The trellis itself is a lattice of thick metal wires called a “cow panel,” used for the gate portion of pasture fence. A cow isn’t even going to bend it, much less push through it. The panel was stood on end and woven through a piece of twenty foot antenna mast set five feet deep into the ground. The fifteen feet above ground was held steady by nylon cord tied to two nearby trees.
The jasmine had already been growing five years, twisting its way up the fifteen feet of lattice work, and hanging over the top at least four feet. Most of the blooms were bunched near the top every year, the sides down toward the bottom thinner in both leaf and blossom. Still that huge vine was a beauty every spring and its scent often wafted on the breeze a good fifty feet away.
Then last summer, after the spring blooms had been spent, an afternoon thunderstorm blew through. Winds gusting up to forty miles an hour bore down on our property, littering the yard with limbs and twigs, moss and air plants. Afterward, we walked the place mentally adding up the hours of clean-up in our future. Then we headed down the drive and when we passed the two azaleas and two young oaks announcing the beginning of our yard, we saw the jasmine.
The two cords had snapped from the tension the winds had put on them and then the mast had simply bent over in a salaam toward the wood pile. It wasn’t broken or even creased, just bowed in an arc. The weight of that vine simply couldn’t stand on its own against the gusts. The “top” of the trellis now hung only a foot or so off the ground. Keith got beneath it and tried to stand it up, but the weight was too much for him alone. It would take at least two men pushing, while a truck pulled with a rope.
A few days later, before we had had a chance to do anything about it, we walked out again and discovered new growth all over the “side” of the jasmine vine, the side that was now the “top.” It looked like the vine would not only survive, but thrive. So we found a section of 8 inch PVC pipe that would stand on its end six feet high, and used it to prop the end of the bent trellis.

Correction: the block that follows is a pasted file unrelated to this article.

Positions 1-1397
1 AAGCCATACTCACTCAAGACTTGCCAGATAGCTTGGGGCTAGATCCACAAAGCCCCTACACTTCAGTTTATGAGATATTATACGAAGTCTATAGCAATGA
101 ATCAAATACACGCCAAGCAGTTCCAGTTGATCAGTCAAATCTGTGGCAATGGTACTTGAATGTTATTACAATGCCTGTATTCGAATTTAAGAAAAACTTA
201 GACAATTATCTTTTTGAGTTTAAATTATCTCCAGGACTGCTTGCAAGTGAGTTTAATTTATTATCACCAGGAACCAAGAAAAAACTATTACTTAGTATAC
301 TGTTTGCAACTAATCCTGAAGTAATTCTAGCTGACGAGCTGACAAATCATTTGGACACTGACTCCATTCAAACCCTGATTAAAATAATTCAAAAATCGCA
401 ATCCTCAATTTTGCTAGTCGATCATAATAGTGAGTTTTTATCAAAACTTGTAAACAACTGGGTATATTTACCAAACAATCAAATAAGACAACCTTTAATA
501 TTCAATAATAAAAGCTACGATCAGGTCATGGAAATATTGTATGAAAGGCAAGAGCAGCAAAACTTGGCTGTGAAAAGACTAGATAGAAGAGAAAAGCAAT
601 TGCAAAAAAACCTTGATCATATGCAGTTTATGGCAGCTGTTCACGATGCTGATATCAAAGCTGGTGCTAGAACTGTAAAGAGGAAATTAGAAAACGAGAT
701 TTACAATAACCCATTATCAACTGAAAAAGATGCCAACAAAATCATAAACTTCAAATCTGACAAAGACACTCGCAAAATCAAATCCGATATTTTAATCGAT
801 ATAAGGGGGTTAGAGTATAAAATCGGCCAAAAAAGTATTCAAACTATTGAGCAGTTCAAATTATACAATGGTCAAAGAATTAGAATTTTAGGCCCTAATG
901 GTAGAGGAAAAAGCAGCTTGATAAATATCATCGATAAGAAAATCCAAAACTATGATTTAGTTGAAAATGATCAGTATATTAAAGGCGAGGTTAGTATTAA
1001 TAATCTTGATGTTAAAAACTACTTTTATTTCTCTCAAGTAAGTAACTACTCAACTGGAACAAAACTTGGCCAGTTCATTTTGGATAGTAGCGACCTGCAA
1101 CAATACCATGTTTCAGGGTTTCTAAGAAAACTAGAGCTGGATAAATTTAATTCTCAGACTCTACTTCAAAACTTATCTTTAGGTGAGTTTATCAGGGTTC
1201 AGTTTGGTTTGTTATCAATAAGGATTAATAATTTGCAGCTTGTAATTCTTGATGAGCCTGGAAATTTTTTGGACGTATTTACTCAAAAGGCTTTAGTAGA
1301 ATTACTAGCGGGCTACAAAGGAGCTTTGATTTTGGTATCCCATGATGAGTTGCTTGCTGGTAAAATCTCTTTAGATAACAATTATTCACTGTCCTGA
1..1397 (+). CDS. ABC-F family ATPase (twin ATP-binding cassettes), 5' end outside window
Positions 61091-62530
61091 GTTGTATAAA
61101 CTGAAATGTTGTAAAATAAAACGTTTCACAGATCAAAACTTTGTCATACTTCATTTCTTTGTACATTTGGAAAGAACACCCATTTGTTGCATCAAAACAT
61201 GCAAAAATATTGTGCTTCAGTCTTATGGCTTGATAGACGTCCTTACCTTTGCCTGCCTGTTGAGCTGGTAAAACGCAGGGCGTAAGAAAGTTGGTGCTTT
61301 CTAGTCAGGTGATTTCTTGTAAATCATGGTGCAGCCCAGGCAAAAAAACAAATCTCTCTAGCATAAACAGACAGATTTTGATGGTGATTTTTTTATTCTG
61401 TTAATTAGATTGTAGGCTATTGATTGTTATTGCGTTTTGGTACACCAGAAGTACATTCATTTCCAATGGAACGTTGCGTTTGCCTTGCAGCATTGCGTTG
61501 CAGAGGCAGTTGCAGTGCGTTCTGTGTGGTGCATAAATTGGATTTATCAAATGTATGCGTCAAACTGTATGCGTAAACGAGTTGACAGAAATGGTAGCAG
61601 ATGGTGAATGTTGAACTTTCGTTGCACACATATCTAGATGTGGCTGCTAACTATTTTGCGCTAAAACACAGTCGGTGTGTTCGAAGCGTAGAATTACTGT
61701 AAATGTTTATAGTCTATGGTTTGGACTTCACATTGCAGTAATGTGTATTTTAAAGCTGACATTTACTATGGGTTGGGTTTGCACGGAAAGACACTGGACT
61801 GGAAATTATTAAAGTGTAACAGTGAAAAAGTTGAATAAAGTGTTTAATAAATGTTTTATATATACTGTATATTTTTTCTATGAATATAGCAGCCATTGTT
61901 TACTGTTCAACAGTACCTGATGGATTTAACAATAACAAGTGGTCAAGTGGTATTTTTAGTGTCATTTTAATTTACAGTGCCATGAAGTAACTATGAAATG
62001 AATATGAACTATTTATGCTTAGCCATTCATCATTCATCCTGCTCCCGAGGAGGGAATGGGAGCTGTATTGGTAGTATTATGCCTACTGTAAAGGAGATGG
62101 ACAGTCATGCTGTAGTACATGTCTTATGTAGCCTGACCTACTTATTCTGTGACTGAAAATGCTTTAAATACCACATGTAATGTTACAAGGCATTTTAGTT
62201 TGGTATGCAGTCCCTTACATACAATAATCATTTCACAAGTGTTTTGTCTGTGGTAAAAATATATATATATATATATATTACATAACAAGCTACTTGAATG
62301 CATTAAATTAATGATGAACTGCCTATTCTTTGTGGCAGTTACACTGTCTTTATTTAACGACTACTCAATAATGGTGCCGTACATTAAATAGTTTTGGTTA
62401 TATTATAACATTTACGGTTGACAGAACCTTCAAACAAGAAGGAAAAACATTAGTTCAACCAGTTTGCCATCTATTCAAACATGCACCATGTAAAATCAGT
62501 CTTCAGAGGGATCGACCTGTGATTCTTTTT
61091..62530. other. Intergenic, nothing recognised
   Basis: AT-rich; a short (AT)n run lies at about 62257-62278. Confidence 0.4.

Within a few weeks the shoots on the vine were thickening all over the new top, and dangling off the sides. It was obvious we would no longer have a fifteen foot tall sentinel welcoming guests, but a fifteen foot long hedge four feet high would do just as nicely.
This past spring white blossoms covered the entire length of it, not just the mass at the end that used to be the top. The white was almost solid because the blooms were so thick and on some mornings you could smell it all the way across the field.
We don’t realize it, but the times when the storms of life hit us, are often the times our faith and strength shows best. When a trellis stands on its own on a calm day, so what if the vine blooms? Would we expect otherwise? But when the storm comes and the trellis is damaged, yet it not only continues to support the vine the best it can, but the blooms actually increase, now that’s worth noticing.
When life is easy, of course we can stay faithful. Isn’t that what Satan said about Job? But when a trial comes along, how we handle it can be a far more powerful witness of Christ in us than any service we might have given, any class we might have taught, any check we might have offered. Just like that bent over jasmine, our blooms will show brighter and influence more people when we faithfully endure the worst Satan flings at us.
Are you dealing with a storm in your life? Don’t think your usefulness to God and his people is finished. Don’t think that because some servant of Satan blew you over that you have lost your value. How you handle it, the fact that you keep on standing for the Lord, even if a little bent, will be seen by many more than ever before. The blooms will be so thick, and the scent so heady, that your example will not be missed. You may think you are of no more benefit to God, but He says otherwise. Those who appreciate you will stand under your bower and give you support, but the work you are doing as you persevere is still a service far more precious than you could ever have imagined.
But the path of the righteous is like the light of dawn, which shines brighter and brighter until full day. Prov 4:18